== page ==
Train to Delamont Via Biel - 11:00; 1 December
It is snowing heavily right now. Heading out of Bern for the day; maybe a good while. Perhaps forever.
Last night was a nightmare. So stressed, so afraid and so wishing to be home, in my own room. For now, it's a little better. But I'm quite biPolar today. Took a great many long walks, and tried sleeping in a shelter. Lasted an hour and a half. Succumbed, at last, to a hostel. Tossed and turned for days - minutes it was, days it seemed anyway. Fell asleep, woke at 7:45. Ate as much as I could, and went to Parliament. After a walk around, I went out into the snow and did another pile of walking. Jumped on the first bus I saw; surprisingly, it took me to a train station. Then I decided to go to Delemont. St. Ursanne to be precise; I change trains soon here, at Biel.
We're passing some cows; everything is bright, brilliant white. The loneliness I feel is incomprehensibly acute. I might go mad. Very soon. I'll try to hold out. I want to stop writing and just watch. But I don't know when else I'll get a chance. I want my memories of this place to be good ones. I'm afraid they'll haunt me for a long time. I never understood how alone it feels - being actually alone. I've taken the opportunity to draw as near as I can to God.
My lips are chapped, my eyes haggard. I look like an animal. A wild, frightened animal. I see an Aldi at Lyss. I wonder what the prices are like. No time to check, though. Tonight, I might stay in Geneva. I don't know. Anywhere cheap, and safe. I just want to be safe. It's the alone thing. What if I died? God's here - but I'm trying to do this on my own. Help me, to let go.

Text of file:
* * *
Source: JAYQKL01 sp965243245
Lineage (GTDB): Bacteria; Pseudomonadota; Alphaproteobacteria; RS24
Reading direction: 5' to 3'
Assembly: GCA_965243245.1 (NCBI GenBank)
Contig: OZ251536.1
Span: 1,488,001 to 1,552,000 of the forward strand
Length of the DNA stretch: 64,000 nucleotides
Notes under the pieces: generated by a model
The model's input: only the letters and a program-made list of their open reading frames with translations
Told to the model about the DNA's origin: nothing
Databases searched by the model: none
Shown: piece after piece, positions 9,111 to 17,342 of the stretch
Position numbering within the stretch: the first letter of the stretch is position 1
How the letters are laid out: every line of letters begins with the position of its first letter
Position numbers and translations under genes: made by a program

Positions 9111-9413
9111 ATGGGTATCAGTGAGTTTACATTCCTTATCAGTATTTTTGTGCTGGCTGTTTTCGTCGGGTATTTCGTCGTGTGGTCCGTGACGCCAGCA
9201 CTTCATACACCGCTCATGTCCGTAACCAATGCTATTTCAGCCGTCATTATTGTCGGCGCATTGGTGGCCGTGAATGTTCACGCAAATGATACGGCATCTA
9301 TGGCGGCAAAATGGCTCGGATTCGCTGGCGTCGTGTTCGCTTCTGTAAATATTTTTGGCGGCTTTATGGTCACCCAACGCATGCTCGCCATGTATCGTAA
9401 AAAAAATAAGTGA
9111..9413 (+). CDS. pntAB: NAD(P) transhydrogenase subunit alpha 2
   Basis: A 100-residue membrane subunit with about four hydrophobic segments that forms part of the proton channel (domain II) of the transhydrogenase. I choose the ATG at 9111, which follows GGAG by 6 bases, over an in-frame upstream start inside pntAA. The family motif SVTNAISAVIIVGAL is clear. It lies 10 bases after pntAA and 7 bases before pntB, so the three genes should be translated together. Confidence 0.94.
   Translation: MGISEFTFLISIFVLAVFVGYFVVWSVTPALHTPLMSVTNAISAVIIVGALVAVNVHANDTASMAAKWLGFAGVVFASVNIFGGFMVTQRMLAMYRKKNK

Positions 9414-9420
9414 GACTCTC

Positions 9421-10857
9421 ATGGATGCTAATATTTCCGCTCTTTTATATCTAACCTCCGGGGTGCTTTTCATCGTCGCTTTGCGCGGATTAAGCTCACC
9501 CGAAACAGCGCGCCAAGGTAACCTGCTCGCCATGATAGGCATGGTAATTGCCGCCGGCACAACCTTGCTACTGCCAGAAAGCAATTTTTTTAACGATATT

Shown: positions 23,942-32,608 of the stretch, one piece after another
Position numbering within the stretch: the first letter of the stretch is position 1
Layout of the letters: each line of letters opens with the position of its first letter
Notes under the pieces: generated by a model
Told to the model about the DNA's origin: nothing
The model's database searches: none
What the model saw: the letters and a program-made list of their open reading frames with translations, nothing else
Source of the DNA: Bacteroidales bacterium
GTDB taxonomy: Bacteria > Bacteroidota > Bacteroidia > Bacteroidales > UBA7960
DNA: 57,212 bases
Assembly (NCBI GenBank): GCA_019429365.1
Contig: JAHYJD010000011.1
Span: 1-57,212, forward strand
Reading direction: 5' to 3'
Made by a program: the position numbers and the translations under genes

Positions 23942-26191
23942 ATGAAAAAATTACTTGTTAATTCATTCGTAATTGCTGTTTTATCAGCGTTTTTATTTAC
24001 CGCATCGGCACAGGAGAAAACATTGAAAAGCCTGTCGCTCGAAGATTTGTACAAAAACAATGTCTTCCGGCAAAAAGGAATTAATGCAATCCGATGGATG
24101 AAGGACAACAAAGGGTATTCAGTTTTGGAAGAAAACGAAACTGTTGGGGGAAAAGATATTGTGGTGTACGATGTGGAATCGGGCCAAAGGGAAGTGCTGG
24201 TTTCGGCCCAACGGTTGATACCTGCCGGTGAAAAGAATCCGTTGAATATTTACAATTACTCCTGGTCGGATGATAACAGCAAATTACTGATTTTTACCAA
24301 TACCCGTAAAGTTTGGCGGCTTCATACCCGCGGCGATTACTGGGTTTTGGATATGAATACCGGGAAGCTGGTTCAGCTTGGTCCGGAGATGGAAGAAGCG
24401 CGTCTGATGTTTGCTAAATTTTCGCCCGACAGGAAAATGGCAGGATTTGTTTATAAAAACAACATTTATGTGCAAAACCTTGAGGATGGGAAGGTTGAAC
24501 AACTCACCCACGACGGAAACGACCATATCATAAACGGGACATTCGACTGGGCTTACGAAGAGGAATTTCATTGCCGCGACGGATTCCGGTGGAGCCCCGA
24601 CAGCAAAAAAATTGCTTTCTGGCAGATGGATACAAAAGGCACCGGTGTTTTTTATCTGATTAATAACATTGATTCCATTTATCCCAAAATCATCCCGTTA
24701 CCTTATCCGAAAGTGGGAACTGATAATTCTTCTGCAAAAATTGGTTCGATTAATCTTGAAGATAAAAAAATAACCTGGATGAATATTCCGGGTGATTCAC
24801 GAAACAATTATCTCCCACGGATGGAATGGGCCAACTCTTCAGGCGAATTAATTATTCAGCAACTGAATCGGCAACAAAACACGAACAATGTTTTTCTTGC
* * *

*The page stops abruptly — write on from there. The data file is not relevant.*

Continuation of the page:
Again. 1 December.
It's so blasted snowy here! I like snow, but it makes it hard to see things, and there must be over a foot of it. Everywhere; and it grows by the minute. Plans change on this trip like the wind. Missed the Delemont train because mine was late, so I hopped on one to Lausanne.
In Lausanne, I went to the Cathedral; very impressive. In fact, it was quite a pleasant time spent altogether. Wandered around for quite some time, till I stumbled into the Museum of Lausanne History. Ordinarily, I wouldn't have parted with the 9 francs it costs. But mine was covered by my pass, so I took a peek. I got to lose the pack for a bit, not the worst of it anyway, and the Museum was quaint, interesting, and full of windows for picture opportunities.
The Metro is like a Subway, but less frequent and less extensive. I used it to get from the Train Station to Cathedral, and then Lac Léman - Lake Geneva. It is like an ocean. I can't be sure but with the fog, cold, snow, and clouds it reminded me of Loch Ness.
It goes on and on. Even now, heading toward Sion, I am amazed to see it leering at every opening from the buildings or trees. Black water in winter; black and beautiful. It ripples and waves crash and the clouds descend. Astonishing. Swans, ducks, crows - they were everywhere when I walked across the pier. A boy and girl, 17 or so, were building a snow man. It looked pretty good. Earlier, trying to get to the Cathedral, I had to ask some non-English speakers for directions. We worked it out. They were very nice & friendly. The people are generally pretty helpful. It's funny, though; I listen to them talk and laugh, but I don't know what they're saying. I do pick up a lot more French than German, however.
Got on the wrong train. Or rather, I got on but didn't change at Montreux as I should have. So now I'm waiting to go back. I'd like the B&B to be available. Honestly, it might not be open. Les Simples it is. If only this were simple. I like being by myself, 25%-50% of the time, sleeping not included. Other than that, people would be nice - to talk to, to see things with. I thank God for Nelly even more, as perhaps I would already be mad without her.
Next step, if I can find a room, is to walk, without my pack. I need an ATM, and I'd like a beer or a pizza in a pub - or both. Preferably both. The accommodation is a deciding factor in where I go. For now, Sion - as I was let to believe there's something there. We will see.
J. William English